This week on CodePen Radio, we’re talking about the tech behind taking payments in a web app. If you want to make money with any kind of online business, money will need to change hands. We go over the different options for payment processing, and explain how we personally use Stripe and PayPal for processing payments.
Everyone loves Stripe
1:58 Stripe is pretty much unanimously loved.
2:38 We had to design payment screens to take payments for our Pro user accounts. So we designed the forms, and after a user fills in their credit card information, Stripe takes that information and turns it into a token; so we never have to store the credit card info on our servers.
6:04 After users fill out the form, we have the option to charge whatever we want, but our contract states the amount that we will be charging the user.
6:54 What is the IPN (Instant Payment Notification) system?
- User gives us credit card information and agrees to monthly payment
- Every month, Stripe send us information about which users have paid, or are past due on a payment
Stripe also writes a lot of code to handle common problems that happen with payments, so you don’t have to. You just have to handle the callbacks from their API.
9:35 The initial call to Stripe turns the user’s card information into a token, then we make another call to them that says, “We have this token, we have this user, let’s do some stuff with this information” (create a user subscription, make a charge, etc.).
10:22 In the old days, when you had to store credit card information on your server, you had to meet PCI compliance standards to make sure that your server won’t be hacked and your user’s information stolen.
11:04 With Stripe, you hold an ID for a user, and that ID represents a user on Stripe’s servers, and Stripe stores the card information and does the processing, so that the credit card information never gets stored on your server.
Your choices for payment processors
11:47 At CodePen, we made the decision to take Paypal because of the number of requests we got for it. Currently, between 5-10% of our users are using PayPal to make monthly payments.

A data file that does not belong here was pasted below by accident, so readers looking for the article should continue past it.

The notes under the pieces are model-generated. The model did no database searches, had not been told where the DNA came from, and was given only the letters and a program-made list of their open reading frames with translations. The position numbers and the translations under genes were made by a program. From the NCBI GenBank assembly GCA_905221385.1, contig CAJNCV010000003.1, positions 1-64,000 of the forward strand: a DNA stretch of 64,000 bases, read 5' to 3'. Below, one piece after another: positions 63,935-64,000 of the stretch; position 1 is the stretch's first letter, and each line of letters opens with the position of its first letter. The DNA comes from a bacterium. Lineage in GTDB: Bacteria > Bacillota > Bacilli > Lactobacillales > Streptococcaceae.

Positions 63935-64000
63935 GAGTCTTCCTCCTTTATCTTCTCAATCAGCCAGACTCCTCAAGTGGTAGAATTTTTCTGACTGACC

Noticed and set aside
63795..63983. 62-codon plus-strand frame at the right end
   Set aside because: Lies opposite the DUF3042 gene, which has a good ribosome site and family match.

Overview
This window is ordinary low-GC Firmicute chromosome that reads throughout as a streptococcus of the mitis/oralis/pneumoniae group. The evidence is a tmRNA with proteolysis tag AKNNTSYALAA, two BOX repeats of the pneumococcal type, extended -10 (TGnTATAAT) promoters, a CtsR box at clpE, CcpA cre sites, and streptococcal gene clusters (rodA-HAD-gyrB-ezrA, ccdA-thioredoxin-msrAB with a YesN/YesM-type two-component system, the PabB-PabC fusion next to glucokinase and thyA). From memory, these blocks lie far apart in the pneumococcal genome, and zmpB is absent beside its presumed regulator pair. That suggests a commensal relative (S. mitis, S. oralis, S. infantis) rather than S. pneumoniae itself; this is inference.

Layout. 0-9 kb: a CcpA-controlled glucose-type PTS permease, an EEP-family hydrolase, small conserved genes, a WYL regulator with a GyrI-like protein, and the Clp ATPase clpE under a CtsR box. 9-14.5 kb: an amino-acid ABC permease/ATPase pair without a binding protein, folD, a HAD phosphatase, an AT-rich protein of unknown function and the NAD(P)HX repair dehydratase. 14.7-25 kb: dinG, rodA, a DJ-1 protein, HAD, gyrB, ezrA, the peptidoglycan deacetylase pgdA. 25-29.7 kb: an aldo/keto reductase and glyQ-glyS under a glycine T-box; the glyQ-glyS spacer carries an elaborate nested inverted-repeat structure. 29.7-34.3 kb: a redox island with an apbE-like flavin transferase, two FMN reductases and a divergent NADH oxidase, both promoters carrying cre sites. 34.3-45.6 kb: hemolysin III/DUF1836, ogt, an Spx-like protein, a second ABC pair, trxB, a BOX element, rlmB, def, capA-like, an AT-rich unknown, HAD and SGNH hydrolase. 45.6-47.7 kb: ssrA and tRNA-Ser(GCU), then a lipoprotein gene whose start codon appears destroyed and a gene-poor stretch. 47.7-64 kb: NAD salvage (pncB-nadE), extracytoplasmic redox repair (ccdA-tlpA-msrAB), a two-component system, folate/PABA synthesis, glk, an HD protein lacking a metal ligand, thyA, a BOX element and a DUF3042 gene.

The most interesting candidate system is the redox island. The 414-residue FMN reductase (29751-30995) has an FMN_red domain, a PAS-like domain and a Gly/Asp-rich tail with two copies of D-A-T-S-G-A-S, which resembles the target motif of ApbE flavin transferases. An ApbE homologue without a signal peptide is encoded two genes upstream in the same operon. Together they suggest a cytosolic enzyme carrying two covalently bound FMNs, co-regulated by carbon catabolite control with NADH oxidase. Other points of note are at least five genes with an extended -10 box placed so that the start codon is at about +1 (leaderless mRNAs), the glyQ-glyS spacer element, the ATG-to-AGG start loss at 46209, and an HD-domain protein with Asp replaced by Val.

14:30 Another reason you might choose Paypal over another company is credit card expiration dates. Expired credit card numbers are a big part of customer churn, so using Paypal may help prevent some of that churn.
15:14 What about Apple Pay? Apple Pay will work similarly to Stripe, in that they use tokens to transfer information between users and payment processor. It’s still a new service, so we’ll be taking a deeper look at it in the near future.
The difficulties of integrating PayPal
17:13 Where to start? Here are some of the difficulties we ran into when trying to integrate PayPal into CodePen:
- Getting the developer account set up
- Everything happens on a subdomain, and that causes problems
- They use ancient encoding in their API
If you are just selling a few products on your site, you might not need to use Stripe, you could just use a simple Paypal button, or Wufoo.
22:53 Some companies choose to use Stripe to process payments for their site. Shopify, for example, uses Stripe to handle the large volume of payments from their user’s customers, and they probably worked out a deal with Stripe to take a cut of the money flowing through their payment system.
What are your choices for payment processors?
24:49 There doesn’t seem to be a ton of choices for payment processing providers. There’s a high barrier to entry because of regulation, and so there are just a handful of good providers for this service.
What information do you need to collect for payment?
27:49 You don’t need the user’s address, zip code, or the CVC security code (the three numbers) from the credit card to make a charge. You’re able to choose the level of security by how much information you require from the user.
The more information the user has to enter into the form, the less likely they are to finish the form. We’re removed most of that information from our forms, but this could prevent us from moving to another payment processor, because we would need to provide that information about our users to continue monthly charges with their cards.
What can go wrong?
30:32 We’re responsible for policing fraud, so it’s possible that if enough fraudulent charges went through some of our account, our account could be shut down. So we need to keep an eye on any fraudulent activity to prevent it from continuing.
33:20 A quick overview of the Stripe Ruby Mock library.